For most of my life, I always wanted to “go back to my roots” in a way, and discover my cultural heritage and roots by moving to India. Eventually, I realised that this was more of a calling than an aspiration. When I finally moved to India at the end of 2016, it felt like I had finally come home. I realised that although Australia was home to me, India would always be my homeland. Working for a non-profit mission agency there really helped with the transition from Australia to India.

7. Having lived in Australia, the United States, and India as well as travelled to many other countries, where or what would you say home is to you? 

Though this may sound like a cliché, I still think home is where the heart is. Wherever I travel these days, I always look for that sense of community, those people who I feel I can be myself around and of whom I enjoy the company.

8. Tell us about the work you do at conferences, what does it entail and how did it come about? 

I remember going to conferences as a kid and wondering if I would ever have the opportunity to get up on stage and talk about my life experiences some day in the future. During my time in the United States, I found myself speaking at a national conference for work and actually enjoying to connect with my audience and see that they could relate to what I was sharing. I had further opportunities to do so in India, where my focus shifted towards talking about business and youth development. This is what I have been involved in as part of my non-profit work and is also what I spoke about at conferences in Holland, Africa, and soon in Australia too.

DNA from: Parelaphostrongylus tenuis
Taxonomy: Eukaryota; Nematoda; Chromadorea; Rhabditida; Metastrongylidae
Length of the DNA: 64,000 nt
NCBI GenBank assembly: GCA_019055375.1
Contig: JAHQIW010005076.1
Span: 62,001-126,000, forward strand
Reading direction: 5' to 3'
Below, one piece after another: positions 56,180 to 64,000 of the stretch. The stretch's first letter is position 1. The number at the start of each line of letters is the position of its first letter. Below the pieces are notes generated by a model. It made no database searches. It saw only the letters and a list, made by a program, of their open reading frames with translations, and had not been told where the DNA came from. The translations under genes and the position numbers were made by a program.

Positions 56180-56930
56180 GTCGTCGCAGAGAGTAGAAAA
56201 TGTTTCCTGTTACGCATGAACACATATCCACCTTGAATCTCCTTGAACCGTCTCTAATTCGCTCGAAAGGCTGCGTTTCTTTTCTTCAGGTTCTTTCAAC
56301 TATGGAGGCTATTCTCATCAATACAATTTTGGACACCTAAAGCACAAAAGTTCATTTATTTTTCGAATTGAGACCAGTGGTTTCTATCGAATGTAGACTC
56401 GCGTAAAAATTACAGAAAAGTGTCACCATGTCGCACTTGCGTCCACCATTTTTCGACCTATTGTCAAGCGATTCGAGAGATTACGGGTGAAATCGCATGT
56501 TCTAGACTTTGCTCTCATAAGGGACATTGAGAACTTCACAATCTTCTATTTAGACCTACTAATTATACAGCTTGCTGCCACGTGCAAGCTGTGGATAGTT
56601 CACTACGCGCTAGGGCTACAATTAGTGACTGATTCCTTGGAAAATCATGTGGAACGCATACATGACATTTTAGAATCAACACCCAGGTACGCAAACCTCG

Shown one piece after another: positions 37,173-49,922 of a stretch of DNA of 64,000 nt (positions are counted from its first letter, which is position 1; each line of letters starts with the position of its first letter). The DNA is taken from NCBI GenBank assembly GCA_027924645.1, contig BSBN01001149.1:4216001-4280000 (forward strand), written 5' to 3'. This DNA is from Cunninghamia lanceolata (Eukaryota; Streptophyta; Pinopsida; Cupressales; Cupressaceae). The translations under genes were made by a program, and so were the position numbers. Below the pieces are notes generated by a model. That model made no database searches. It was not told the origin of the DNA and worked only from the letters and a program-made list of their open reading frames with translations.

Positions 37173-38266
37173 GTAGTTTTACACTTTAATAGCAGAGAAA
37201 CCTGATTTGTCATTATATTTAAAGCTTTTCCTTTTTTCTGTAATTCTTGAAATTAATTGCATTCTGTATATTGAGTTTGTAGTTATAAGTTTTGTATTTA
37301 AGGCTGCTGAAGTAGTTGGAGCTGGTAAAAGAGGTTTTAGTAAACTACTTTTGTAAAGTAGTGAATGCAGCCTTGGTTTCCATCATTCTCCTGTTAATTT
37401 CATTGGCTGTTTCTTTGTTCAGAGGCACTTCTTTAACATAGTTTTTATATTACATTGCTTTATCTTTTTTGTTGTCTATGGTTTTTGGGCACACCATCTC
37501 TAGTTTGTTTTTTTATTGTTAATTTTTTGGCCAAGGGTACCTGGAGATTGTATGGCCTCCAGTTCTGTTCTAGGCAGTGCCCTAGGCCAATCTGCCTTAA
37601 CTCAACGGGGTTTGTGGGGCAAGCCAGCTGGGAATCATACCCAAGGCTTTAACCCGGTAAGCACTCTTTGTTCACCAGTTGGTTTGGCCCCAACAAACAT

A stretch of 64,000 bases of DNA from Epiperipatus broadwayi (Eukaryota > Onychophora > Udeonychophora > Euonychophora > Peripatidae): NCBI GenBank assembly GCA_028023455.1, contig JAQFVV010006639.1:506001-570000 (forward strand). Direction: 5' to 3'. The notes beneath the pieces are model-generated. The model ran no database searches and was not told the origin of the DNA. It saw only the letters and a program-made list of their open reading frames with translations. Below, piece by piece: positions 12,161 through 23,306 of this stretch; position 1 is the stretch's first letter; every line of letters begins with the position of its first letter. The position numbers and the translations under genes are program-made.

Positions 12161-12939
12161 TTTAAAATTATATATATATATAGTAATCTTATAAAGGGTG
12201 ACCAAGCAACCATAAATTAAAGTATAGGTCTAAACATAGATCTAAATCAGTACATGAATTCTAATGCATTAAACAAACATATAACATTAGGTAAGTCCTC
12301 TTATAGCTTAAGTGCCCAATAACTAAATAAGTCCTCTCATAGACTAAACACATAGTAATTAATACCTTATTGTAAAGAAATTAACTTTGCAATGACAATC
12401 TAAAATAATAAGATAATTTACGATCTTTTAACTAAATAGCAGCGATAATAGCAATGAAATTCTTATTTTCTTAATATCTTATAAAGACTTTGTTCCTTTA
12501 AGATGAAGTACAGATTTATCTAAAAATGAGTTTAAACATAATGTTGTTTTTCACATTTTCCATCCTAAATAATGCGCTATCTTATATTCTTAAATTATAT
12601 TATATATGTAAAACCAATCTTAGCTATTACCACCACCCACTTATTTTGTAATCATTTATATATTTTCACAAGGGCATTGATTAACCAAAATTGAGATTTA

9. What is the message you are looking to spread through your presentations? 

Through my presentations, I look to inspire people to make a difference in their own life, and the lives of those around them by spreading a message of hope, faith and community.

10. Which strategies do you use to be heard?  

I have been able to tap into my personal network and have been helped by friends as well which is amazing! Nowadays, there are also many online platforms which young people can use to find speaking opportunities.

11. If you had to give three top tips to someone who would like to spread their message in a similar way what would they be?

I would say:

(1) Be yourself – There is nothing like sharing your story to an audience looking for authenticity and a unique voice.

(2) Be unashamed – People value you more when they realise that your passion shines through whenever you speak about what inspires you, and, chances are, this will then inspire others.

(3) Be open to new opportunities

12. How can people reach out to you and follow your adventures? 

I often post my stories on my Facebook page and also regularly write for CT Australia as well as other magazines and blogs. Follow me on social media to find out more!

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There you have it… Yet another amazing life story beyond borders!

I hope you’ve enjoyed hearing from Joseph. If you also have a Be Beyond Borders experience you’d like to share, don’t be shy… Contact us today!